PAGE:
SOVTEs: All The Cool Kids Are Doing Them!

Updated: May 4

You've likely heard and even used straw phonation in your voice studio, but why have straws become an essential tool in voice studio? Let's take a bit of time to review the science and the voice-y goodness behind a special class of vocal exercises known as SOVTEs.

SOVTEs are semi-occluded vocal tract exercises. Semi-occluded simply means to partially close off the vocal tract in some way, which means that just about anything you do to partially close the vocal tract can be turned into an SOVTE. That makes this designation incredibly fluid and versatile, and gives you virtually limitless options to find some kind of SOVTE that can benefit your clients. Because not all clients respond positively or in the same way to every exercise, having the flexibility to explore and find something that works is a really big benefit to this type of vocal exercise.


There's been a ton of research already done on why these exercises work, and what exactly is going on at the vocal fold level. While questions still remain, we have a pretty good handle on a lot of the physics and physiology behind them. (By the way, if you want to get a really great overview of the science, I highly recommend this article in Journal of Singing by Kelley Hijleh and Cory Pinto (you might have to log in to NATS to read it, but if you aren't a member, send me a message and I can hook you up!). Trust me, this one is fantastic and worth the time to go through carefully.) At its core, the principle behind SOVTEs is using impedance to encourage efficient vocal fold vibration. Let's break that down a bit.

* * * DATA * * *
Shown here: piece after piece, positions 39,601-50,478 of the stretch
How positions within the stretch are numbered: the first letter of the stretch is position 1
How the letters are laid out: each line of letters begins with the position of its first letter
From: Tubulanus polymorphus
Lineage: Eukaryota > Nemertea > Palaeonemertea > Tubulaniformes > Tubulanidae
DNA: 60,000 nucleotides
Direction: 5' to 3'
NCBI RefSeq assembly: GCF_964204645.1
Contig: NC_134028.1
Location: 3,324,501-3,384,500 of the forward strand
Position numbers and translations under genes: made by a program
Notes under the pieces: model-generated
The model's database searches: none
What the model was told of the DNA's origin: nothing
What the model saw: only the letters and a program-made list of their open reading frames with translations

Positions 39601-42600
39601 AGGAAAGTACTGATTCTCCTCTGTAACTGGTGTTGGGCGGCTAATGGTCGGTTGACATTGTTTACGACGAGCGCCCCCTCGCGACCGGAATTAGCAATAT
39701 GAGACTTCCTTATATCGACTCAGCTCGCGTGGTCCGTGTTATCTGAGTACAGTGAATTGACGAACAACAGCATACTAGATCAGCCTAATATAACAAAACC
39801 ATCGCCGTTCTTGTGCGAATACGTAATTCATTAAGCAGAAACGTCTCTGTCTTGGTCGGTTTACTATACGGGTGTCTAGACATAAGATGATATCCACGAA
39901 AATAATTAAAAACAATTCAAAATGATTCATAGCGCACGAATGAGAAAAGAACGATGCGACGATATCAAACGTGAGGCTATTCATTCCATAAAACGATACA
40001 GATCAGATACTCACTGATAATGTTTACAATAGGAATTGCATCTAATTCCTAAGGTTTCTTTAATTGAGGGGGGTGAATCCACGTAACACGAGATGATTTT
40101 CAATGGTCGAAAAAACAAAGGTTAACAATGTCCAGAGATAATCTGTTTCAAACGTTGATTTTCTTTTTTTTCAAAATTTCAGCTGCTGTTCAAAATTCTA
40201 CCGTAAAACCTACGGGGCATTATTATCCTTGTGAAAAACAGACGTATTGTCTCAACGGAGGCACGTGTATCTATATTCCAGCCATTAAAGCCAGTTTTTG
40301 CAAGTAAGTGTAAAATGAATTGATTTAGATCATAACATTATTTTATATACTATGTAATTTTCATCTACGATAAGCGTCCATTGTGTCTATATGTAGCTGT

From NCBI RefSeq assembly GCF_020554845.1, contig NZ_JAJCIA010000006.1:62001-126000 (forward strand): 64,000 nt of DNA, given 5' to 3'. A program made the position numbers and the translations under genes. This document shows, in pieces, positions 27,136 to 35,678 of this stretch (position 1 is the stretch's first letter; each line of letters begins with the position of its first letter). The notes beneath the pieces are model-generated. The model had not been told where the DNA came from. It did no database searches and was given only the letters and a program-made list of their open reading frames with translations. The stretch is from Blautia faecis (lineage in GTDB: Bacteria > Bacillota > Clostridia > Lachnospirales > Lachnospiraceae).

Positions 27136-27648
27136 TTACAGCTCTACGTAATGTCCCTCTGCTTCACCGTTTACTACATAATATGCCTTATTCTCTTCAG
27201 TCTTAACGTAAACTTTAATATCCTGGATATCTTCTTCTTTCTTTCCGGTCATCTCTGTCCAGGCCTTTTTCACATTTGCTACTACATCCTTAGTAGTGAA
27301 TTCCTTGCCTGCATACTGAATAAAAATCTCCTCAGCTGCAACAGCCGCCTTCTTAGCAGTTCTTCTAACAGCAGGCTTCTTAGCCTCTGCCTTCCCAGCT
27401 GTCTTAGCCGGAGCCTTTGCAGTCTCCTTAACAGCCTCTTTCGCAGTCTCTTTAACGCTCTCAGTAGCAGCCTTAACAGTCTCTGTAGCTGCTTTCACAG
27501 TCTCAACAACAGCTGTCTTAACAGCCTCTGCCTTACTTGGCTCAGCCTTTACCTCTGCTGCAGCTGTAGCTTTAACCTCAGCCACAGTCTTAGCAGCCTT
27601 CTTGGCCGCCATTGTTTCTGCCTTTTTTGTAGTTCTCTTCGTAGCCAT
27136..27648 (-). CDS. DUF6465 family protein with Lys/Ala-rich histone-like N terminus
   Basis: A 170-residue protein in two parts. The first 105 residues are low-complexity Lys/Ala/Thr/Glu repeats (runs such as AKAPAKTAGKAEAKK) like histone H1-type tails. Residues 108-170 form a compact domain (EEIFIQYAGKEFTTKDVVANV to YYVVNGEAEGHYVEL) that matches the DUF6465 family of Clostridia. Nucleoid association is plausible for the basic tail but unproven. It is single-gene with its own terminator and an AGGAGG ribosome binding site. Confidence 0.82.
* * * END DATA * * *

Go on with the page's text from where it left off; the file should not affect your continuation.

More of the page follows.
The fancy physics definition of impedance is "a combination of reactance and resistance." What this means practically is "how much opposition a system encounters as it starts up" (Hijleh and Pinto). It's a ratio with two parts: resistance and reactance. Having more of one part and less of the other can affect how easily the system starts up. For voices, we want the start up to be as easy as possible while still being efficient. SOVTEs can help manipulate that balance.


The two parts to impedance are:

  1. Resistance, which is the dissipation of energy, and

  2. Reactance, which stores up energy.

Reactance also has two parts:

  1. Compliance, which is a barrier to the voice starting up (I find this a bit confusing, to be honest, since one would think compliance would encourage the voice working, but I think my colloquial understanding of the word clouds this up a bit for me), and

  2. Inertance, which takes the stored energy of reactance and puts it into phonation.

Now, here's where things can get a bit tricky for us as voice teachers. Not all SOVTEs work in exactly the same way. Some SOVTEs partially close the vocal tract through the whole exercise (like humming or straws, for example), some fluctuate in how the vocal tract is partially closed (like lip trills), and still more can have varying rates of closure. The type of closure can change the ratio of impedance and can target different areas of the vocal tract. Coupled with the unique needs of the client right in front of you, some SOVTEs may work fantastically well for that client, and others might not. It takes a bit of experimentation sometimes to find the thing that is going to work best.


And of course, straws may work well for your client today, but next week will be different and need a different strategy. It's helpful to have a tool box with several different kinds of SOVTEs to try in order to find what works for your client on any particular day.


In no particular order, here are some common SOVTEs that you can use:

  • singing through straws